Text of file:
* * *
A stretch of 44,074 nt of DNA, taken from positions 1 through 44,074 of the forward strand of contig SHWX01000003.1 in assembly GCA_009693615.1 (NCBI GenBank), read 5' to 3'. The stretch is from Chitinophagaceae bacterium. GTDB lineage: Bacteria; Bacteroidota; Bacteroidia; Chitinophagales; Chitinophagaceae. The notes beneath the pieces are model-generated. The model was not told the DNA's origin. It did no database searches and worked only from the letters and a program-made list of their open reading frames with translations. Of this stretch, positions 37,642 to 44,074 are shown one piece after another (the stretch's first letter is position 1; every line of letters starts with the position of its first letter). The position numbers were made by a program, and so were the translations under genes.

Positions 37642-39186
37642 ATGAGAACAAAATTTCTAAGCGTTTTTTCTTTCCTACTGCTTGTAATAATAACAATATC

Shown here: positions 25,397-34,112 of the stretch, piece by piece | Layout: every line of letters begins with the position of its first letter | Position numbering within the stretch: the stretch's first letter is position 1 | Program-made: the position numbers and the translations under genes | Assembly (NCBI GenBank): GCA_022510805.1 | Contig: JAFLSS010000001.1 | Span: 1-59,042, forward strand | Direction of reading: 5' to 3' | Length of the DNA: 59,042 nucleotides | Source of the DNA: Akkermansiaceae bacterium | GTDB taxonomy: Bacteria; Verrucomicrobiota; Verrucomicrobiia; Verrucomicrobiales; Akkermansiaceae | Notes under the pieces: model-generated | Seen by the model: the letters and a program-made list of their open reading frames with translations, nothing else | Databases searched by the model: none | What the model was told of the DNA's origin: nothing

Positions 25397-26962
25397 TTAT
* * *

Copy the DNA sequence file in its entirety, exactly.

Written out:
A stretch of 44,074 nt of DNA, taken from positions 1 through 44,074 of the forward strand of contig SHWX01000003.1 in assembly GCA_009693615.1 (NCBI GenBank), read 5' to 3'. The stretch is from Chitinophagaceae bacterium. GTDB lineage: Bacteria; Bacteroidota; Bacteroidia; Chitinophagales; Chitinophagaceae. The notes beneath the pieces are model-generated. The model was not told the DNA's origin. It did no database searches and worked only from the letters and a program-made list of their open reading frames with translations. Of this stretch, positions 37,642 to 44,074 are shown one piece after another (the stretch's first letter is position 1; every line of letters starts with the position of its first letter). The position numbers were made by a program, and so were the translations under genes.

Positions 37642-39186
37642 ATGAGAACAAAATTTCTAAGCGTTTTTTCTTTCCTACTGCTTGTAATAATAACAATATC

Shown here: positions 25,397-34,112 of the stretch, piece by piece | Layout: every line of letters begins with the position of its first letter | Position numbering within the stretch: the stretch's first letter is position 1 | Program-made: the position numbers and the translations under genes | Assembly (NCBI GenBank): GCA_022510805.1 | Contig: JAFLSS010000001.1 | Span: 1-59,042, forward strand | Direction of reading: 5' to 3' | Length of the DNA: 59,042 nucleotides | Source of the DNA: Akkermansiaceae bacterium | GTDB taxonomy: Bacteria; Verrucomicrobiota; Verrucomicrobiia; Verrucomicrobiales; Akkermansiaceae | Notes under the pieces: model-generated | Seen by the model: the letters and a program-made list of their open reading frames with translations, nothing else | Databases searched by the model: none | What the model was told of the DNA's origin: nothing

Positions 25397-26962
25397 TTAT